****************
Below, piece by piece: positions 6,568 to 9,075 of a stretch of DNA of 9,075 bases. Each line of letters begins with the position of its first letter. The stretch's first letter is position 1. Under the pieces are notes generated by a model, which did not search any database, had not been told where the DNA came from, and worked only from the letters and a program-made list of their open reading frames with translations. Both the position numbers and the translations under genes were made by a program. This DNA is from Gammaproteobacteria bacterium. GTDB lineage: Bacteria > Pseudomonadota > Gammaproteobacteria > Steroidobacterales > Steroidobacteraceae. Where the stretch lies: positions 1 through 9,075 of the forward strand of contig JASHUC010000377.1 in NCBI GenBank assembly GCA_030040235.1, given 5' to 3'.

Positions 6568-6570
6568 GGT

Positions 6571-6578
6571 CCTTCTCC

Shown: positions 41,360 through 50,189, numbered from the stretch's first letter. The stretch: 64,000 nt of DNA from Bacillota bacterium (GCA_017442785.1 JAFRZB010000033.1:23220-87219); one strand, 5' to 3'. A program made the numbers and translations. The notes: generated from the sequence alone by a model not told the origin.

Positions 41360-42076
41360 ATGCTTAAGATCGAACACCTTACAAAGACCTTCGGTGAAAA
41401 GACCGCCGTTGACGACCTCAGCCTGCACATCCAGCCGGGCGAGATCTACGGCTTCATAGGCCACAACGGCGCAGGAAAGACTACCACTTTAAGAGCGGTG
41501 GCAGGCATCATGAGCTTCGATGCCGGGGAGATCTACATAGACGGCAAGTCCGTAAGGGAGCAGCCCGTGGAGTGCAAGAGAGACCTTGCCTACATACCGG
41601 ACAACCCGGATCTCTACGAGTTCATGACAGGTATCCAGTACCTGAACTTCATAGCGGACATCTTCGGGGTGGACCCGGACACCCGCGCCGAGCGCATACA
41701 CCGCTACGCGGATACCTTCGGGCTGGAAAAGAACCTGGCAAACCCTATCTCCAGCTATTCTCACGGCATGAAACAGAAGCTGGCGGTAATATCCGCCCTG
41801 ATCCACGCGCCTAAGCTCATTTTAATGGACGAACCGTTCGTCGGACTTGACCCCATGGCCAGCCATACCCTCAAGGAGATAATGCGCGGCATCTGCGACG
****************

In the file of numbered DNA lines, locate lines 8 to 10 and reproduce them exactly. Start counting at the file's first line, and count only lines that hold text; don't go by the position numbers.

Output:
41360 ATGCTTAAGATCGAACACCTTACAAAGACCTTCGGTGAAAA
41401 GACCGCCGTTGACGACCTCAGCCTGCACATCCAGCCGGGCGAGATCTACGGCTTCATAGGCCACAACGGCGCAGGAAAGACTACCACTTTAAGAGCGGTG
41501 GCAGGCATCATGAGCTTCGATGCCGGGGAGATCTACATAGACGGCAAGTCCGTAAGGGAGCAGCCCGTGGAGTGCAAGAGAGACCTTGCCTACATACCGG